Four states — Alabama, Arkansas, Texas, and Arizona — have enacted laws prohibiting trans minors from accessing gender-affirming health care, which includes puberty blockers, hormone therapy, and surgical intervention. However these laws in Alabama, Arkansas and Texas have been temporarily blocked by court rulings. Should these laws prevail however, the penalties for allowing youth to access these services are harsh. These penalties include charging families and healthcare workers with child abuse, and healthcare providers could be at risk of losing their jobs or could face jail time.

Research has shown that providing access to gender-affirming care improves mental health and lowers the odds of suicide amongst transgender adults.  Other studies show that gender-affirming care improves the overall well-being of trans youth.

“It’s taking back the hard work that has already been put in, for so many decades by so many others that have basically put their lives at risk and probably even ended up losing their lives because of it,” said Paz. “These laws are taking away the basic human rights that I feel every individual has, as a citizen of the United States or even just as a resident of the United States.”

The ongoing argument over abortion laws falls within the same argument of trans rights. Prohibiting trans individuals access to gender-affirming healthcare is just as harmful as denying people access to safe abortions. 

“Take everything else away, we’re all humans,” said Paz. 

Monica Paz and Julianna Trujillo, who both work at the San Francisco Community Health Center providing services to LGTBTQ+ communities, pose for a portrait on June 14, 2022. Photo: Alexis Terrazas

For AJ Rio-Glick, a volunteer for the COLAGE organization living in Pittsburgh, Pennsylvania, transitioning was both a personal struggle and a challenge for their parents. Rio-Glick was raised by two queer women who did not really understand that their child was trans.

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“They’re just from a different generation of women and cisgender lesbians,” said Rio-Glick. “Like my parents sort of phrase for butch lesbians was like, ‘we’re not a man, I’m not trying to look like a man. I’m a woman with my own sense of self’ and that was something they had to fight really hard for.”

COLAGE is an organization that was founded in the 90’s with the vision to provide youth with one or more lesbian, gay, bisexual, transgender, and/or queer (LBTQ+) parents to a community of peers to connect with. Their mission is to “envision a world in which all children grow up loved and cared for in families and communities that teach them about, connect them to, and honor their unique heritage.” Programs like COLAGE foster a generation of youth that is accepting, respectful, and understanding to all types of people.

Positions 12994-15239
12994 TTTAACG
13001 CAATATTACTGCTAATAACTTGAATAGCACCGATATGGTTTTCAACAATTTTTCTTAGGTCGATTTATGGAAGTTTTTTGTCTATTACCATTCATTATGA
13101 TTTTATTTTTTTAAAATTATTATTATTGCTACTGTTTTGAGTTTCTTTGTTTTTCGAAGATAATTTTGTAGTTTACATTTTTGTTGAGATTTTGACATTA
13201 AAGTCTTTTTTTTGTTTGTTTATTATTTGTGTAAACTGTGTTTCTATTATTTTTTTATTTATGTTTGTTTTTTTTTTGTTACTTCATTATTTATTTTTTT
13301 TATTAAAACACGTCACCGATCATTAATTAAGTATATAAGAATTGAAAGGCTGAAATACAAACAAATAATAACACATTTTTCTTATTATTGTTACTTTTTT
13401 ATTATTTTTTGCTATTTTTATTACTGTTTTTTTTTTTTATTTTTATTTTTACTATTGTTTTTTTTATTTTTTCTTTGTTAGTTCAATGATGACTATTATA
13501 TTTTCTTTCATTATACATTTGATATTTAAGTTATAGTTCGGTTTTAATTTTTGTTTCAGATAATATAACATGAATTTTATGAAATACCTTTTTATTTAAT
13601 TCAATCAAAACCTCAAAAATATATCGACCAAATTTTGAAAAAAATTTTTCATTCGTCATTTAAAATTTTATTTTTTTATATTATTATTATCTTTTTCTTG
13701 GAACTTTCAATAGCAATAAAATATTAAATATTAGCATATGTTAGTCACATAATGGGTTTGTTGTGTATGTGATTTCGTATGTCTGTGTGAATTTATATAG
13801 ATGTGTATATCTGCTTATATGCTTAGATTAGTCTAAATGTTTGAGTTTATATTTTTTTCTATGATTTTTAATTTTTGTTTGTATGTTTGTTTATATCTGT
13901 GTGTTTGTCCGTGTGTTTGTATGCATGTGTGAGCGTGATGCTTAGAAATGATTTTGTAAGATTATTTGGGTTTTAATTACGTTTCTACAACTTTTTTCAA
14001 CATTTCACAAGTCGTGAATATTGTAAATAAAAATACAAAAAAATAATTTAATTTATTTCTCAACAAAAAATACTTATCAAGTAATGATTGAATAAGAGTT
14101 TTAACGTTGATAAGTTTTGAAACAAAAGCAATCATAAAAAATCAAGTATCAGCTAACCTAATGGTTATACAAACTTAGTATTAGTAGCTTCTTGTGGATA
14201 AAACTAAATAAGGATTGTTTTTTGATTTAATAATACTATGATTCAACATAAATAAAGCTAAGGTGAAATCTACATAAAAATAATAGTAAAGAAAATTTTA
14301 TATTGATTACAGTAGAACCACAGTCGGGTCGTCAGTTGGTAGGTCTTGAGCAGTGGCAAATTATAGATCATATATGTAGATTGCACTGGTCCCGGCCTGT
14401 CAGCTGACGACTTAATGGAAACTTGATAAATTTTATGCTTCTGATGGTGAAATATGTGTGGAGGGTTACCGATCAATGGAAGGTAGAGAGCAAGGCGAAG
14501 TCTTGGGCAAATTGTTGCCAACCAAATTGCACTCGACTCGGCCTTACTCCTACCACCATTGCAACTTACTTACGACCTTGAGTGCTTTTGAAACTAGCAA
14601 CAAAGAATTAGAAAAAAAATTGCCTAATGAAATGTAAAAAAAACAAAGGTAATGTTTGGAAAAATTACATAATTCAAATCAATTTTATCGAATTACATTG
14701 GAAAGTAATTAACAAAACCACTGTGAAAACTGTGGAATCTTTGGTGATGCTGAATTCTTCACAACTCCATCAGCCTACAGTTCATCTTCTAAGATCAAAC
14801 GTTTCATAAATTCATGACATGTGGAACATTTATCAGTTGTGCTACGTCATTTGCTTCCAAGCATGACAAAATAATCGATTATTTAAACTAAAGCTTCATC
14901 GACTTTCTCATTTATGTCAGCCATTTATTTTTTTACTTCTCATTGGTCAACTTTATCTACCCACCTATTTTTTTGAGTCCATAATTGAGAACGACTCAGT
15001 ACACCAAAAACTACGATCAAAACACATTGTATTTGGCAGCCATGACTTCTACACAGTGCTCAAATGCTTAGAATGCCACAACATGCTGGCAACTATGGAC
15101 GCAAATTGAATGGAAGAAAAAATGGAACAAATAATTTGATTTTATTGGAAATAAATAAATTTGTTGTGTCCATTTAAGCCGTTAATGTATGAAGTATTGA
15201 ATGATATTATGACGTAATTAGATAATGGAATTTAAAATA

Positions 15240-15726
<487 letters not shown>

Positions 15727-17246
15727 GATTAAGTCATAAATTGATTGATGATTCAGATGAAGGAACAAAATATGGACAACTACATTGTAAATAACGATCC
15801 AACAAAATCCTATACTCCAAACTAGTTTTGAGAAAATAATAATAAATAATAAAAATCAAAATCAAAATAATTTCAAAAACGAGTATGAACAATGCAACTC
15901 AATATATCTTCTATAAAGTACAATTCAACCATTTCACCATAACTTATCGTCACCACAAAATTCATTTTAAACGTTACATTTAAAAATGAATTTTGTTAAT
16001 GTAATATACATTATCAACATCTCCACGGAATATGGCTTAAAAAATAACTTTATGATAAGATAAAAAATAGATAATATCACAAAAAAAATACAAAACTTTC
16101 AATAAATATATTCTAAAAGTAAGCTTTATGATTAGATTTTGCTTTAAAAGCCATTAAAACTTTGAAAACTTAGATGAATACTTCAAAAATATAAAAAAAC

“I think that when I said, ‘I’m not the lesbian child you thought I was, I’m actually a trans man.’ I think that brought up alot for them in their own history of queerness,” said Rio-Glick. “It brought up alot of fear, and I remember my parents being like, what are these hormones going to do to your body? Are you still going to be the same person?”

Rio-Glick’s parents, like most, had a lot of questions. With more education and proper resources, they were able to understand and accept Rio-Glick’s gender identity. Once Rio-Glick transitioned, the love and support of their family was stronger than ever, yet another set of problems arose. 

“Transphobia happens or starts from this dehumanization of trans people,” said Rio-Glick. “The expectation that [trans individuals] are not a normal person, or a mentally sane person, that’s not a person that contributes to society, so we can just push them aside.”

Rio-Glick talked about how difficult it is for trans people just to be recognized and validated in society. With these anti-trans bills being enacted, it will make living — and surviving — in this heteronormative society all the more challenging. 

“I think the biggest thing that anyone can do is exactly this, talking about it, writing about it, publishing about it and encouraging people to call and vote,” Rio-Glick said. “Just to continue doing that and know that with or without these laws, trans people have always been here … It’s not over.”

For inquiry of services provided by the San Francisco Community Health Center visit the website: https://sfcommunityhealth.org/

Instagram: @sfcommunityhealth

Facebook: SFCommunityHealth 

Twitter: @SFCHC415